Six Differences Between Change and Innovation

Change and innovation are not synonyms, but unfortunately these terms are mistakenly used in practice by professionals and business leaders as if they are the same. By doing so, it creates just more confusion and uncertainty about which way to go. Simply because the essence, the process and outcomes of change and innovation are fundamentally different. Especially in the current change of era in which innovation is essential to rise as an individual, organization and society towards an upward spiral. By first being aware of some essential differences, we are able to apply them more consciously in practice. This creates a positive impact in our thoughts and focused actions to achieve the desired objectives.

1.Incidental vs Structural

Change is incidental, innovation is structural. Change is about modifying processes, rules, workflows and infrastructure to achieve better results. For example, you can think about redesigning a living room where the furniture is put in a different place and various colours are used to create a different view. Common expressions like optimizing and maximizing are used here while the group or organization still continues to operate from the same foundation. So, safety and comfort zone are maintained here. Many changes can be applied without inducing any learning effect. Making changes continuously is not the same as innovation and does not increase the likelihood towards it.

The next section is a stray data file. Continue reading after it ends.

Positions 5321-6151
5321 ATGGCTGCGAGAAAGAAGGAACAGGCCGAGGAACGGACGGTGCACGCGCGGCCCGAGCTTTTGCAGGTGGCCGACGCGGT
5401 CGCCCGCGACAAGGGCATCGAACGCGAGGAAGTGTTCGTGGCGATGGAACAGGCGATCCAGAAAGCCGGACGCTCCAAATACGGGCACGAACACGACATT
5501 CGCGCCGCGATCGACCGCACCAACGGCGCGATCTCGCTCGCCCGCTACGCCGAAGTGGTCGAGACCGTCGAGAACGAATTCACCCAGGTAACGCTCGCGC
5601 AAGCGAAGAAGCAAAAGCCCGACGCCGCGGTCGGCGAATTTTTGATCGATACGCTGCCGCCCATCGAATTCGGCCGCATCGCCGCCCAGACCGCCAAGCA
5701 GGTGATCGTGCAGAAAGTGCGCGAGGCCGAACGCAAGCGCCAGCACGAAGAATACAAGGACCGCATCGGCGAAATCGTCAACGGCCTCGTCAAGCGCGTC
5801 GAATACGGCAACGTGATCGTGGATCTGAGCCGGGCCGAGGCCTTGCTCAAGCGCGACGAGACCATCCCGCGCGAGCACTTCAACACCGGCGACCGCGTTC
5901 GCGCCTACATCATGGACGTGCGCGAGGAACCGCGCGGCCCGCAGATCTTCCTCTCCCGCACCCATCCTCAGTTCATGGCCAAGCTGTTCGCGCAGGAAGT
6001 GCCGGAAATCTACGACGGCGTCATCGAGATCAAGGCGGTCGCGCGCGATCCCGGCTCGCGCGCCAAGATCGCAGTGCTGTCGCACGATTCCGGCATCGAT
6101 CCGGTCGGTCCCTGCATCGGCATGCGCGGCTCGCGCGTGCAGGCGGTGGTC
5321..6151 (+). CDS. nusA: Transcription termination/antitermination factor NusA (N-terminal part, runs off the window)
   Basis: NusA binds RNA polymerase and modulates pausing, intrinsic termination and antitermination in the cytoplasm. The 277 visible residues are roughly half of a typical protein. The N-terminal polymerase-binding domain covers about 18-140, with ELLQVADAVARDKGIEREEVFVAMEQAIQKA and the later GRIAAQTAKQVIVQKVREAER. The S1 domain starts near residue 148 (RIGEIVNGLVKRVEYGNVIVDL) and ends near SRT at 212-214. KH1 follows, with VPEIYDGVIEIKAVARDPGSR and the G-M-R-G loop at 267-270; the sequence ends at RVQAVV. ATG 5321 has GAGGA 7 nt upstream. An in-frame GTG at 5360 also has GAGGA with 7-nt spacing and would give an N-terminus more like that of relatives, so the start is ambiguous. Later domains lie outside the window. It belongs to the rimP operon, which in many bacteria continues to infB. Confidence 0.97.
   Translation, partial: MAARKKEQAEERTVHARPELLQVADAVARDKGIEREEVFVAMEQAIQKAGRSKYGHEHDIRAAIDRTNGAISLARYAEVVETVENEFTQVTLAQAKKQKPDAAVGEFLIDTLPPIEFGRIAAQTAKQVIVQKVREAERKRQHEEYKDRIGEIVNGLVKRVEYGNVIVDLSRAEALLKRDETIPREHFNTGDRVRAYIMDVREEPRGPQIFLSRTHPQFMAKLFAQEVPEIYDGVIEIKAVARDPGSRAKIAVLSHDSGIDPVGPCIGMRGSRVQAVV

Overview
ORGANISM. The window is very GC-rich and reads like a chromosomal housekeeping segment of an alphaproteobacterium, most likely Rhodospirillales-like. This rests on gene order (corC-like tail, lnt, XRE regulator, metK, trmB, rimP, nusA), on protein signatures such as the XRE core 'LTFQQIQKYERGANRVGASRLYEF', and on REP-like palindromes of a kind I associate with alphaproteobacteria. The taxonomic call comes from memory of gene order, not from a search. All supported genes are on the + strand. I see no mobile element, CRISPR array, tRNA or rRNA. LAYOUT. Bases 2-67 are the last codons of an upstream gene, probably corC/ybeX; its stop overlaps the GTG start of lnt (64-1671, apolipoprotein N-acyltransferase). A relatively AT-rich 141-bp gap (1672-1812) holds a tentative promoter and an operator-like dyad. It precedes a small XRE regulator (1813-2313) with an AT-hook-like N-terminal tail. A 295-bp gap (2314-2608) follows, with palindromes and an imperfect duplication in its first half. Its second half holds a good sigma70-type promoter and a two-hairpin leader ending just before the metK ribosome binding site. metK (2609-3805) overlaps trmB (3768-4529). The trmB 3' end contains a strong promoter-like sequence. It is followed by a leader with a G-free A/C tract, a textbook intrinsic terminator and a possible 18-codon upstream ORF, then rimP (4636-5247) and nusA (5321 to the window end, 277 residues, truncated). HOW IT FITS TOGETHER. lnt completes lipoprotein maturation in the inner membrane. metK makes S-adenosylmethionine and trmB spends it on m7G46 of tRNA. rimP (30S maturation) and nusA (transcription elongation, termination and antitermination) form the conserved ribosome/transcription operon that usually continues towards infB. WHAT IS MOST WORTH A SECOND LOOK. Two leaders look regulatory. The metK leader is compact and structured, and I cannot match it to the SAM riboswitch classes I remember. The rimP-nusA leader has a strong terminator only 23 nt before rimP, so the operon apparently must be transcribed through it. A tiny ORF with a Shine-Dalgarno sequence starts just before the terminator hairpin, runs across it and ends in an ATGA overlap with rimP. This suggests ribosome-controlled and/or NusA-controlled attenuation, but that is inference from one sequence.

Innovation is structural. It’s about laying down a new foundation on which a new construction can be built with new features and capabilities, without bringing in content in advance. Think for example of placing a new wall or breaking down an existing wall in the room causing a bigger space or an extra room. When you innovate, it’s important that you work with new principles, make conscious choices of what is desired and needed, while letting go of what you cannot use or what provides no added value for the end-user. You are always on the move to experiment and to learn from things that are not going according to plan. Until you reach your desired goal without knowing in advance how it actually looks like when you started. An innovation is created only once, after which you can change it multiple times for further optimisation or improvement.

  1. Starting Point: Different worlds

The starting point of change is “the world as it is”. And immediately we are confronted with a huge problem. Namely the big discrepancy between “the world as we think it is” and “the world as it really is.” It is this difference in our mental perception combined with the thorough shielding of crucial information, which makes it difficult for us to know what is real and subsequently what to change. Making changes in a “world as you think it is”, is an expensive way of keeping yourself busy. The strong belief of everyone’s rightness explain a large part of the suffocations that take place within and between organizations.

The starting point of innovation is “the world as it should be”. This is a world transcending individual and organizational stakes and where the perspective of the end user becomes the “hotspot”. In short, the external perspectives, interests and needs are included from the start. This creates a more realistic picture of the inner and outer world. This is not only a fundamentally different starting point, it’s also a world where nine out of ten people think collectively alike.

  1. Identity and Vision

When changing, one is working on the current situation and how it can be improved based on what is already there. It does not matter whether or not having a vision or philosophy. In most cases, it’s lacking or not compelling and induces inward-looking by which the internal point of view becomes leading. External signs and trends may be seen but cannot be properly valued, by which no further actions are undertaken.